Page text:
Originally published from www.v2catholic.com
By Fr. Harry E. Winter, OMI
Many have commented that Emeritus Pope Benedict’s principle of interpreting Vatican II is “Innovation in Continuity.” As regards ecumenism, Benedict has come down more on the side of Innovation. This is not surprising, given his military service in the German army in World War II. Most Germans before the war lived either in Lutheran enclaves or Catholic enclaves. By the mixing of soldiers during the war, the young Joseph Ratzinger learned about Protestants, that they are human beings and Christian. He admired the Lutheran martyr Dietrich Bonhoeffer and absorbed his writings. For example, in Jesus of Nazareth, Holy Week, he approvingly cites Bonhoeffer’s famous term “cheap grace” (p. 133).
In two areas especially, Benedict XVI pushed the envelope on ecumenism: the Lutheran-Roman Catholic Statement on Justification (later adopted by the Methodists) and sharing the Eucharist. Regarding the former, Benedict knows Lutheranism like no other pope. It’s interesting to remember that growing up with Jews influenced John Paul II in his attitude toward Judaism. Teaching with Lutherans, dialoguing with them constantly during his time as a professor in Germany, made Joseph Ratzinger aware of the contributions of Lutheranism to Christianity. He spent much time on the Justification Statement, making sure all the i’s were dotted and the t’s were crossed. He is concerned that both the Lutheran and Roman Catholic Churches prepare well for the 500th Anniversary of Luther’s posting of his Ninety-five Theses, in 2017.
Regarding sharing the Eucharist, the national Catholic USA weekly America magazine (owned by the Jesuits) has explained in their Aug. 26 issue, 2008, how Cardinal Ratzinger gave Communion to Roger Schutz, the Protestant founder of Taize, at the April 2005 funeral of John Paul II. Then, as pope, he explained that he had become less strict about sharing the Eucharist with Protestants, citing the “more welcoming” attitude of Christ. Would that many more bishops look at that attitude to admit more Protestants to Eucharistic sharing when, in case of need, they beg for the Eucharist.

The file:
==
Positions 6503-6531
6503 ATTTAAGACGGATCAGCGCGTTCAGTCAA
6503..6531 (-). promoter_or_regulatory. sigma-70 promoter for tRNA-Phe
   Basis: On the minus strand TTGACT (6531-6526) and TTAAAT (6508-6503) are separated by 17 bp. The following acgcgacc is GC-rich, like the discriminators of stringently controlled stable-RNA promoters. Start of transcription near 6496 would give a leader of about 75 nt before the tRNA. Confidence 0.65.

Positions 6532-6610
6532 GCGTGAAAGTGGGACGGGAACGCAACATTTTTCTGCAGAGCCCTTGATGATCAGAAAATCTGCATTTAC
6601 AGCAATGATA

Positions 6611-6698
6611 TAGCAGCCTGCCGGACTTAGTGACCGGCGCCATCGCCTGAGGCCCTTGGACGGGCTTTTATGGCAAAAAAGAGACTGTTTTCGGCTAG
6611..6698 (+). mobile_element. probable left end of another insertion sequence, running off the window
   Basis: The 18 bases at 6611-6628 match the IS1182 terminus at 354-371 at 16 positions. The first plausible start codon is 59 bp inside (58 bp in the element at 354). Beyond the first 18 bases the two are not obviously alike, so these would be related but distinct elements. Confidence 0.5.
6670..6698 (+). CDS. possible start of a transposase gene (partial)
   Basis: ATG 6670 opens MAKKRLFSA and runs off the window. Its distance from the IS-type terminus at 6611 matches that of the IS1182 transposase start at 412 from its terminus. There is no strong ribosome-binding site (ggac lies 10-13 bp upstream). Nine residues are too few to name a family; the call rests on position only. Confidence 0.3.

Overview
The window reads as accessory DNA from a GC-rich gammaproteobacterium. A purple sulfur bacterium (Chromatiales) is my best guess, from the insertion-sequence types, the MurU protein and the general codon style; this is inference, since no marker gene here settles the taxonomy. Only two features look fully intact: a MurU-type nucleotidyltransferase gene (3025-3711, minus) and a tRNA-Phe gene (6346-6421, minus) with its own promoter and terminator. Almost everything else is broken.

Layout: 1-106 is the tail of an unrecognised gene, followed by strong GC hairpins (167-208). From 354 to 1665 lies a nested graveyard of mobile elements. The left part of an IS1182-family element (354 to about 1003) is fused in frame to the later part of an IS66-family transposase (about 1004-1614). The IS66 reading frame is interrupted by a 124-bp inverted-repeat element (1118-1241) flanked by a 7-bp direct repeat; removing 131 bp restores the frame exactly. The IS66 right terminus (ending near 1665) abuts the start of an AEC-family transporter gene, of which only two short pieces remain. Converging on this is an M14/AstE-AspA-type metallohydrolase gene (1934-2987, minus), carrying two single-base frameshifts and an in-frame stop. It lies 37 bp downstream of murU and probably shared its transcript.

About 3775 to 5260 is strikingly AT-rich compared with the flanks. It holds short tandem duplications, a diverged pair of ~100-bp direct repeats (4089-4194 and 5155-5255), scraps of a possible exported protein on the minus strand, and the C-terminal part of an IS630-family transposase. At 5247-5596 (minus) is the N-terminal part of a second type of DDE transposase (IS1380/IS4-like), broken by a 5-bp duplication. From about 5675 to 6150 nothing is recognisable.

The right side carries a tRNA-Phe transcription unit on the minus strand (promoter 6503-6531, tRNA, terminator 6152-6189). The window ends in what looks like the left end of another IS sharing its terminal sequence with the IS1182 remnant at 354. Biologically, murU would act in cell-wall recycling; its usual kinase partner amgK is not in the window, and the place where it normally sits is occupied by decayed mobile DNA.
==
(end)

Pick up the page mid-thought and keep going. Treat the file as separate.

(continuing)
My Methodist and Presbyterian colleagues tell me that there is a definite increase in the number of parishes in their denominations celebrating the Lord’s Supper more often. As we approach Holy Thursday, may we be aware that more and more Protestants are observing this day with the evening Lord’s Supper. Let us unite ourselves with them spiritually, especially on Holy Thursday.
It is interesting that as Catholics have discovered the power of the first part of the twofold table, the Word, Protestants are discovering the power of the second part of the table, the Body of Christ. It is considered less and less a bare memorial, but a true sacrifice based on the Jewish notion of the Passover as the living sacrifice during which Jesus deliberately instituted the once-for-all sacrifice of the Lord’s Supper.
Unfortunately there are still Protestants who have no interest in a weekly Lord’s Supper. There are still Catholics who don’t have a clue that the first part of the Mass truly brings them the real presence of Christ in the Scriptures. We Christians have a lot to learn regarding our Sunday worship.
Benedict’s three volumes on Jesus can be a true ecumenical advance for Catholics to appreciate the power of the Scriptures. The way he cites leading Protestant Scripture scholars is another one of his contributions to Christian Unity.
Regarding the way our liturgy is celebrated within the Catholic Church, it does seem that Benedict comes down more on the side of Continuity rather than Innovation. But that is another topic.
Harvey Cox, the American Baptist author of Secular City (1965) and Fire from Heaven (1994, on Pentecostalism and Charismatics), spoke to a group of us at Temple University, Philadelphia, PA, after he attended a conference on atheism, held at the Vatican in 1969. (Father Gerard Sloyan, the first Catholic to direct a department of religious studies at a non-Catholic university, arranged the talk). Cox, speaking on April 24, 1969, was very impressed by the thoroughness of the conference, and the leadership of Pope Paul VI in inviting so many non-Catholics. He observed to us regarding his insight that the pope could become the spokesperson for all of Christianity: “a smart pope could pull it off.”
John Paul II proposed that more formally in his encyclical on ecumenism, “That They May Be One,” #’s 95-96. Benedict’s very unexpected resignation has enormous ecumenical implications. The resignation moves the papacy away from all the trappings which repel both the Eastern Orthodox and Protestants. We will almost certainly see much more interest in the papacy now as the voice for all Christians. May Benedict be praised for this ecumenical advance.
I hope that God gives Benedict many more years of continued leadership and witness for Christian Unity.